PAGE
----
4. Endangered Species: The TPP also attempts, very weakly, to deal with the urgent widespread taking, shipping and trade of challenge of illegal trade in threatened marine and terrestrial wildlife. Chapter SS.17 provides that the TPP parties affirm their commitments to carry out existing treaty obligations under the Convention on International Trade in Endangered Species by promoting conservation, combatting the illegal “take” of, and trade in, wild fauna and flora, exchanging information and undertaking joint activities “of mutual interest,” conserving the integrity of their protected natural areas and “endeavoring “ to strengthen cooperation with interested non-governmental organizations.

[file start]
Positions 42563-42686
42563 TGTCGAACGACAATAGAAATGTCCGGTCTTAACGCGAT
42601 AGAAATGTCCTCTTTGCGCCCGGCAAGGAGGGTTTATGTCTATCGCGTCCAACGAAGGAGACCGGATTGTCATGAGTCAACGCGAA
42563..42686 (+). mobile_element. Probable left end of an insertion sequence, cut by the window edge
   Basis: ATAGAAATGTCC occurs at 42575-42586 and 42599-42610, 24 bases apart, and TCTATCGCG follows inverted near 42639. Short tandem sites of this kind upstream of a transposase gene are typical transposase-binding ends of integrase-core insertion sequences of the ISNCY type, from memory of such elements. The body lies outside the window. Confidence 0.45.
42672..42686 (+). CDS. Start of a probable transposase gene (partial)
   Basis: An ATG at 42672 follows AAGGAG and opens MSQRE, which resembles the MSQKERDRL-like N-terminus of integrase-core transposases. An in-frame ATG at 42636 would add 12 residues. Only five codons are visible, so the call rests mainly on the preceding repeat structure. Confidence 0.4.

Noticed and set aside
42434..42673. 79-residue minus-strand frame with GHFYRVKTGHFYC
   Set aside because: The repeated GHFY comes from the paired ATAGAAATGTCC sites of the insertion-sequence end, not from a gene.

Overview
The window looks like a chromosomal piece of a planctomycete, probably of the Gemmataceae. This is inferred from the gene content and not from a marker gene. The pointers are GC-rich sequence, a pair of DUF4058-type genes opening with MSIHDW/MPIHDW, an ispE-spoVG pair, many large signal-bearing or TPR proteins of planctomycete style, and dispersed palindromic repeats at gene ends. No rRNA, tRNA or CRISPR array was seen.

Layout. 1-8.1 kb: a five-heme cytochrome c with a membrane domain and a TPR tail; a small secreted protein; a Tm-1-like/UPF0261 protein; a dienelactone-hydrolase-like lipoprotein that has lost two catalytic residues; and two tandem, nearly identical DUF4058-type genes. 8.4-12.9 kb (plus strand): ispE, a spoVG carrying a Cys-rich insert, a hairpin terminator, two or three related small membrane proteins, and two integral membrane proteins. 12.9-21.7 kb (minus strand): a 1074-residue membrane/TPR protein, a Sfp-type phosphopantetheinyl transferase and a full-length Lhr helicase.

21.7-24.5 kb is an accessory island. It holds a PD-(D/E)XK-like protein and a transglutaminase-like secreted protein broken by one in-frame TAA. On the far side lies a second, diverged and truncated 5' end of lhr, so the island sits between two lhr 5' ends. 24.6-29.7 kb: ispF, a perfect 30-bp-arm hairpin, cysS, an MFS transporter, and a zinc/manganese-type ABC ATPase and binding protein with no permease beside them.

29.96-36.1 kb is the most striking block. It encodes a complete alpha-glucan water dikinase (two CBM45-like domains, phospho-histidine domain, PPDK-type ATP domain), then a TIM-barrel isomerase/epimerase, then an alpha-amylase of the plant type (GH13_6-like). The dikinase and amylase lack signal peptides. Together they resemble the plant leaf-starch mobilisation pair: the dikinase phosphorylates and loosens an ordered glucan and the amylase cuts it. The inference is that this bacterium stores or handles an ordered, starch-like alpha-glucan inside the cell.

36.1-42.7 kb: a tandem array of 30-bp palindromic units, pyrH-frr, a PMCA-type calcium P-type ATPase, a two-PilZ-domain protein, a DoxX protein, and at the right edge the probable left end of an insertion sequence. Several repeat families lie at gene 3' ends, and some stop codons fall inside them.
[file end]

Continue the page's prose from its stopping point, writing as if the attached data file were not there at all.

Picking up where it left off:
Draft Article SS.17 also calls on the parties to adopt measures to prohibit trade or transshipment within their territories of illegally taken wildlife, subject to each party’s enforcement discretion and resource allocation decisions. These ostensible commitments may provide necessary window-dressing for political consumption, but they are unlikely to deter the widespread trade in threatened and endangered species within some of the TPP parties. Again, however, all of the TPP parties other than the U.S., Canada and New Zealand are, according to the chairs’ report, opposed to even the pending language.